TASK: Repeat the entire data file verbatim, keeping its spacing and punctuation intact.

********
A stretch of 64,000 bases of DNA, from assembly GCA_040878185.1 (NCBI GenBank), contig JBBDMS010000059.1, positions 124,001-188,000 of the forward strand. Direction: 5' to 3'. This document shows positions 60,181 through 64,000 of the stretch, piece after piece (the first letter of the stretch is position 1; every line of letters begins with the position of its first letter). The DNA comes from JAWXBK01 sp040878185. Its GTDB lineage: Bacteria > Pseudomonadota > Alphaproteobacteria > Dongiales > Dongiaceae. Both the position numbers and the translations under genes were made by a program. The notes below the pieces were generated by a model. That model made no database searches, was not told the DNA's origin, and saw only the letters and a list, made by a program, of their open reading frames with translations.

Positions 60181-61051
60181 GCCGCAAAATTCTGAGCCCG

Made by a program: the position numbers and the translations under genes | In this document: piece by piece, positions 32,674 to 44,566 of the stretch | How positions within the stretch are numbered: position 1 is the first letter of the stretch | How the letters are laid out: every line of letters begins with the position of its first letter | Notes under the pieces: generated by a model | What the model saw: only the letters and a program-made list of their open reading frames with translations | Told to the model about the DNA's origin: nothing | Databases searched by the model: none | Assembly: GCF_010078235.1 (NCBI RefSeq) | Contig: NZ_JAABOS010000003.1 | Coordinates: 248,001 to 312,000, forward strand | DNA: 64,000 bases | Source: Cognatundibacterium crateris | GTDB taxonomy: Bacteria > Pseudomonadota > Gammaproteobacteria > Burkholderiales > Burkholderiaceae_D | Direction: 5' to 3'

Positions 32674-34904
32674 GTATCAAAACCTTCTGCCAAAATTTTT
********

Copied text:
A stretch of 64,000 bases of DNA, from assembly GCA_040878185.1 (NCBI GenBank), contig JBBDMS010000059.1, positions 124,001-188,000 of the forward strand. Direction: 5' to 3'. This document shows positions 60,181 through 64,000 of the stretch, piece after piece (the first letter of the stretch is position 1; every line of letters begins with the position of its first letter). The DNA comes from JAWXBK01 sp040878185. Its GTDB lineage: Bacteria > Pseudomonadota > Alphaproteobacteria > Dongiales > Dongiaceae. Both the position numbers and the translations under genes were made by a program. The notes below the pieces were generated by a model. That model made no database searches, was not told the DNA's origin, and saw only the letters and a list, made by a program, of their open reading frames with translations.

Positions 60181-61051
60181 GCCGCAAAATTCTGAGCCCG

Made by a program: the position numbers and the translations under genes | In this document: piece by piece, positions 32,674 to 44,566 of the stretch | How positions within the stretch are numbered: position 1 is the first letter of the stretch | How the letters are laid out: every line of letters begins with the position of its first letter | Notes under the pieces: generated by a model | What the model saw: only the letters and a program-made list of their open reading frames with translations | Told to the model about the DNA's origin: nothing | Databases searched by the model: none | Assembly: GCF_010078235.1 (NCBI RefSeq) | Contig: NZ_JAABOS010000003.1 | Coordinates: 248,001 to 312,000, forward strand | DNA: 64,000 bases | Source: Cognatundibacterium crateris | GTDB taxonomy: Bacteria > Pseudomonadota > Gammaproteobacteria > Burkholderiales > Burkholderiaceae_D | Direction: 5' to 3'

Positions 32674-34904
32674 GTATCAAAACCTTCTGCCAAAATTTTT